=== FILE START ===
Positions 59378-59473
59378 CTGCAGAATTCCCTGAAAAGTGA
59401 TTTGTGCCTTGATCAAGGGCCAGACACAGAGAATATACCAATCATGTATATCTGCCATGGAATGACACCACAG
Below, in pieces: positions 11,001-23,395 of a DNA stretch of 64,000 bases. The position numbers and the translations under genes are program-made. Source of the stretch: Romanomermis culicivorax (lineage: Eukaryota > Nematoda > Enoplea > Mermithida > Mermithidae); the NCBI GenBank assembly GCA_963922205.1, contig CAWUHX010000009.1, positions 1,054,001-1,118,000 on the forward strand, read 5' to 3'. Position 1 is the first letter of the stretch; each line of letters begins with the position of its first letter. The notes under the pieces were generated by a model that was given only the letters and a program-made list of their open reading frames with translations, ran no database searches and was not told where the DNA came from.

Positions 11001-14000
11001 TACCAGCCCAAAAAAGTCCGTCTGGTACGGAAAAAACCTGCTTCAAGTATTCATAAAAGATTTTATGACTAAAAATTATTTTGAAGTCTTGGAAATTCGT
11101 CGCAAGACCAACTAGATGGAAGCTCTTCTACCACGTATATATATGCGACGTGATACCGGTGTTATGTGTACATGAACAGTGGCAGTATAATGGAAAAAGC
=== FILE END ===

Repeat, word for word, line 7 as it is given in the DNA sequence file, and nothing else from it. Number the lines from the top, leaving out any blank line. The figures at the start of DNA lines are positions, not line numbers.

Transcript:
11101 CGCAAGACCAACTAGATGGAAGCTCTTCTACCACGTATATATATGCGACGTGATACCGGTGTTATGTGTACATGAACAGTGGCAGTATAATGGAAAAAGC